Sustainably producing food, clean energy is possible with light

Dec. 27, 2022
Using a photosynthesis-based model, researchers are working to better understand how light could boost agrivoltaics and clean energy production.

Drawing on inspiration by a challenge to provide food for 10 billion people worldwide by 2050, a team at the University of California Davis (UC Davis) is going unconventional in their approach to growing food and developing clean energy on the same lands, ultimately boosting our climate, land efficiencies, and farms’ resilience.

“I believe we need transformative, rather than incremental, solutions to achieve these things,” says Majdi Abou Najm, an associate professor of Soil Biophysics in the UC Davis Department of Land, Air, and Water Resources and a fellow at the UC Davis Institute of the Environment. He worked alongside Matteo Camporese, an associate professor in the Civil, Environmental, and Agricultural Engineering Department at the University of Padova (Italy). “Thinking outside the box, we recognized that in a hotter and drier planet, light is perhaps the only resource we can sustainably harvest.”

He says the team’s findings—published in Earth’s Future—could prompt a wide range of possibilities, “particularly for food-energy co-generation, which boosts the efficiencies of our lands and gives resilience to our farmers.”

The researchers are trying to better understand how water, soil, plants, and climate respond to different light inputs. Among their goals is to introduce solar radiation as a resource rather than a classic boundary condition in agriculture, and to exploit agrivoltaics, a process in which crops are grown under solar panels using less water. Najm says optimizing light as a resource maximizes its utility, which can be divided between photosynthesis—the production of biomass, thus food—and energy production, the heat or kilowatt hours via photovoltaic panels.

“Our model is a door opener,” Najm says. “It shows the potential benefits of a transformative approach in the way we treat solar radiation.”

The team developed a photosynthesis and transpiration model that accounts for different light spectra. Najm and Camporese found that the red part of the light spectrum is more efficient for plant photosynthesis and water use, while the blue could be used for solar energy production. 
The researchers used an extended model of plant photosynthesis paired with transpiration, the process of water moving through plants and its evaporation from leaves, stems, and flowers. Najm says their model is based on “the full spectra of incident light and plant response functions, namely absorptance and quantum yield.” The researchers tested its ability to correctly simulate the response of different plant types—including lettuce and strawberries—to various light treatments in a controlled environment. 
The model features modules for computing stomatal conductance, which is the degree of the stomata (pores found in the epidermis of leaves and stems that control the rate of gas exchange) opening; this can indicate the status of water in a plant. It also features modules to assess photosynthesis rates and transpiration, all based on the full spectra of incident light and photosynthetically active radiation curves.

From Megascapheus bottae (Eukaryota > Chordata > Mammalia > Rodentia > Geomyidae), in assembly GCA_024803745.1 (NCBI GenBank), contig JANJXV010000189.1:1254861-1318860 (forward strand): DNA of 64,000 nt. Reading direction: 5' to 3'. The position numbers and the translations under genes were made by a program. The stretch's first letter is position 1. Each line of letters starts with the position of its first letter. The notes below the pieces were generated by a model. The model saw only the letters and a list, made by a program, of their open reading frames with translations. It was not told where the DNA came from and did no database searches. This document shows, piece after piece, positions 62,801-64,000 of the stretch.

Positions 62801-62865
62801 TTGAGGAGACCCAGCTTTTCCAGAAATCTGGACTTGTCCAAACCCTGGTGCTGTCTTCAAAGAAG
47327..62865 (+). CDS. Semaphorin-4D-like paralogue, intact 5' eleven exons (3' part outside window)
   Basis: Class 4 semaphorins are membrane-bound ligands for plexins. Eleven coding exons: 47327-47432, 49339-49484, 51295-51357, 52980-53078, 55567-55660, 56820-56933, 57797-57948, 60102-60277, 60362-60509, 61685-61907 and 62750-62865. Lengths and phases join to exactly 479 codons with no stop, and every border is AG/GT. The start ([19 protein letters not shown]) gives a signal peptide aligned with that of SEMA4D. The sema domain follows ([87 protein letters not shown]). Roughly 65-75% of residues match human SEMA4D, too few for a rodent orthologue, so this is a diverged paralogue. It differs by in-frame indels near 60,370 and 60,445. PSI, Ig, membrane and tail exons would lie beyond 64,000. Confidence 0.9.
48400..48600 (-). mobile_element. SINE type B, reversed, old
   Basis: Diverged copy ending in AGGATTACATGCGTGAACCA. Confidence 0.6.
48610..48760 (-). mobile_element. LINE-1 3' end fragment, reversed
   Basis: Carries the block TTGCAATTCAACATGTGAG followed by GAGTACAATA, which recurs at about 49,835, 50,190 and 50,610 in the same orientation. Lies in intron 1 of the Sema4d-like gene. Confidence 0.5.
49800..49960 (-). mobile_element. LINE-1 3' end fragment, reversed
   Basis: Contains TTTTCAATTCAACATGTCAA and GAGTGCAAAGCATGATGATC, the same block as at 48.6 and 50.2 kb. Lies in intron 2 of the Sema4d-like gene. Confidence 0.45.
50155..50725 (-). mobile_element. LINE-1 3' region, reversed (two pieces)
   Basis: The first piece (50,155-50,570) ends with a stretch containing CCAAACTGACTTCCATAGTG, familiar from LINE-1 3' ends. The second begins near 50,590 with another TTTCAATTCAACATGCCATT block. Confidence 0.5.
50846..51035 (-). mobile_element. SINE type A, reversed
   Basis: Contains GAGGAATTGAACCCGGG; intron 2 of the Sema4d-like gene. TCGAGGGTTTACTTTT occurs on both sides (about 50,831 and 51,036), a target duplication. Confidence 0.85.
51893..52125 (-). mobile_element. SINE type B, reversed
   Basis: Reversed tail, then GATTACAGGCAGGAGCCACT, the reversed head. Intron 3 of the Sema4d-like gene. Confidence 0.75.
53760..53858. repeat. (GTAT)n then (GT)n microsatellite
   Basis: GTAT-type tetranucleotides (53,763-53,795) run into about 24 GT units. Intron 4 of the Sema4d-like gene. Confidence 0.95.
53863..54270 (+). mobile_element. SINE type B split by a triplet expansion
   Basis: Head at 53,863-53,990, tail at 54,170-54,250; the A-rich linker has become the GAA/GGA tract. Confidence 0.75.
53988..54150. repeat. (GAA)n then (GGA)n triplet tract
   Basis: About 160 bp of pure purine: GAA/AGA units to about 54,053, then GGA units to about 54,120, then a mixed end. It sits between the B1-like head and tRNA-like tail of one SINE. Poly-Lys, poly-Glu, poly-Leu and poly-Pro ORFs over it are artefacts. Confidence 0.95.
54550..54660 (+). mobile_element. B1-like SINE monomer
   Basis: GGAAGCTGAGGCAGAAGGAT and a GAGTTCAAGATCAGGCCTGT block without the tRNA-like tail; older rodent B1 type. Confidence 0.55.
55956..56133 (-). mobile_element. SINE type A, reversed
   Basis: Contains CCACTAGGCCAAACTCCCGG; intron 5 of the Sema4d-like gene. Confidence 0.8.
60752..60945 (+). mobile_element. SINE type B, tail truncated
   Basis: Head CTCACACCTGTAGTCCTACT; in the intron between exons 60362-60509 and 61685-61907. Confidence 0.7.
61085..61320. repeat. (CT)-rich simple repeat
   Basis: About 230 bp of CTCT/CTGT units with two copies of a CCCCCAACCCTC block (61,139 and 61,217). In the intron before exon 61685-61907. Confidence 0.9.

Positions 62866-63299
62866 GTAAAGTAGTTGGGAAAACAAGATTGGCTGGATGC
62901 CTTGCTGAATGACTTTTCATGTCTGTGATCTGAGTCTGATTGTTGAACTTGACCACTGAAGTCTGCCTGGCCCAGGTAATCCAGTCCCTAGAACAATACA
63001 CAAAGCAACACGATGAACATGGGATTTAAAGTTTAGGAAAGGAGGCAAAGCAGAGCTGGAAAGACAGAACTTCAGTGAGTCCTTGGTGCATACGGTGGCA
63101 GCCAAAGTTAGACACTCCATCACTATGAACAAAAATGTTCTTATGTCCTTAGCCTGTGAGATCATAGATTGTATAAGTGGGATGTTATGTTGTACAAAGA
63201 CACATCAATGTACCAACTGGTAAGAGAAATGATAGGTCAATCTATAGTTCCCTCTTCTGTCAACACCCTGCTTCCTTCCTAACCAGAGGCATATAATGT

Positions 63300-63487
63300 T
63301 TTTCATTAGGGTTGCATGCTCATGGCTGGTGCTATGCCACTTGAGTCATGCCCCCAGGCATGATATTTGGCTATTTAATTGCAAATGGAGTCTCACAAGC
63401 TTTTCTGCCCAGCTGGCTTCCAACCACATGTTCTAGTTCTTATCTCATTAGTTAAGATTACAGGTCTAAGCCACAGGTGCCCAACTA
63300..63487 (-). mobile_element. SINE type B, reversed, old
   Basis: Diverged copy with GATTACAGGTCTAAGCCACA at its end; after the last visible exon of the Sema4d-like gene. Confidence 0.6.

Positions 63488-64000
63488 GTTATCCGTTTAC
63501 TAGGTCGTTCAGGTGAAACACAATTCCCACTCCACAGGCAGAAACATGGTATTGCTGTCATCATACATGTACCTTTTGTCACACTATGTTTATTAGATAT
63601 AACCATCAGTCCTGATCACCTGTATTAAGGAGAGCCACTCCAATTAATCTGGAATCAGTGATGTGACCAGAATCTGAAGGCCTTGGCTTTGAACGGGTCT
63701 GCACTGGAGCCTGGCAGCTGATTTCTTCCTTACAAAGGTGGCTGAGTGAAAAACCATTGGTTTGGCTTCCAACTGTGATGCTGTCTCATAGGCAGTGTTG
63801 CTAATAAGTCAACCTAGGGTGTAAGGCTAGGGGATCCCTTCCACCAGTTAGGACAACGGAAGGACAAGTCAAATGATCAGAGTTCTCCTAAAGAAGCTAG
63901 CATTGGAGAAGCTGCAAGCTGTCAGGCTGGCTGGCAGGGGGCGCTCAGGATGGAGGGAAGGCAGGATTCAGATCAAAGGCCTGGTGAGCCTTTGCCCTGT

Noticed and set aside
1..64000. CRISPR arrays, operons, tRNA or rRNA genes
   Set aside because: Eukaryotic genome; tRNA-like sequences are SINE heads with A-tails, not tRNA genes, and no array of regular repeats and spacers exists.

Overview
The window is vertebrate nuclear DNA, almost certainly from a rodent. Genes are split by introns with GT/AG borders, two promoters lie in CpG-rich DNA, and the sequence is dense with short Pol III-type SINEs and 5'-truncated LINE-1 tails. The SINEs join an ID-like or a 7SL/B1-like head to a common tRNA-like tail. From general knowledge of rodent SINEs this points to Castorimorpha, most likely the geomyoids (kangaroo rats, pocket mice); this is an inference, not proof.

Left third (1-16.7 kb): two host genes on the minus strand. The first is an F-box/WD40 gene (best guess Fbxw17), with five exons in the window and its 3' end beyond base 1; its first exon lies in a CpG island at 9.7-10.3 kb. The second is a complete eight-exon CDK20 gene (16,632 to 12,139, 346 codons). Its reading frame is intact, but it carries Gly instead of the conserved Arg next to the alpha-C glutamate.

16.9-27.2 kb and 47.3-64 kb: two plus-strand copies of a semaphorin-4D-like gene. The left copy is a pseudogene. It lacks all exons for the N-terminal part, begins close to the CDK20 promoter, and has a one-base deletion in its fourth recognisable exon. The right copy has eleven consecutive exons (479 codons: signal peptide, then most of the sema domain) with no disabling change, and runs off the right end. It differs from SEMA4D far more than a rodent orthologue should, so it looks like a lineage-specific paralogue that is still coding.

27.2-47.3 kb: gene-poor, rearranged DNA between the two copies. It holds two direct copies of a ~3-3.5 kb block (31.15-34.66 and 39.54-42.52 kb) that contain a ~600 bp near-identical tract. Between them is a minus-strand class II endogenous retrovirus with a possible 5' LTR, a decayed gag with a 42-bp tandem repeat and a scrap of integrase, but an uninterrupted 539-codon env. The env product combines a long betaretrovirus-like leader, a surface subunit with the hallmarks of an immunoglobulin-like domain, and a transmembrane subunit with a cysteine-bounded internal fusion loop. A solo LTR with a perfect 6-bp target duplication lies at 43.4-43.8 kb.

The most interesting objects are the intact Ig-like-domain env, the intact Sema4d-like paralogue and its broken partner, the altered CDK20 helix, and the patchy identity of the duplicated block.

“Our current and future steps include the scaling of this model from a leaf to a tree to a field or a landscape, and the validation with different crops, soils, and climates,” Najm says.

This will aid the integration of food and energy production, which Najm and Camporese call food-energy co-generation.

“Soil and water are two very precious and limited resources,” Najm says. “We need to ensure their sustainability while satisfying our growing demands for water, food, and energy. This research supports those aspirations and provides a new way to boost an integration between water, energy, and food or agricultural systems.”

The researchers plan to develop a decision support tool that can advise farmers and growers on best practices and configurations in agrivoltaics, which can ultimately boost and improve land efficiency and build farmers’ resilience.

About the Author

Justine Murphy | Multimedia Director, Laser & Military

Justine Murphy is the multimedia director for the Laser & Military Group at Endeavor Business Media. In addition to Laser Focus World, the group includes Military & Aerospace Electronics and Vision Systems Design. She is a multiple award-winning writer and editor with more 20 years of experience in newspaper publishing as well as public relations, marketing, and communications. For nearly 10 years, she has covered all facets of the optics and photonics industry as an editor, writer, web news anchor, and podcast host for an internationally reaching magazine publishing company. Her work has earned accolades from the New England Press Association as well as the SIIA/Jesse H. Neal Awards. She received a B.A. from the Massachusetts College of Liberal Arts.

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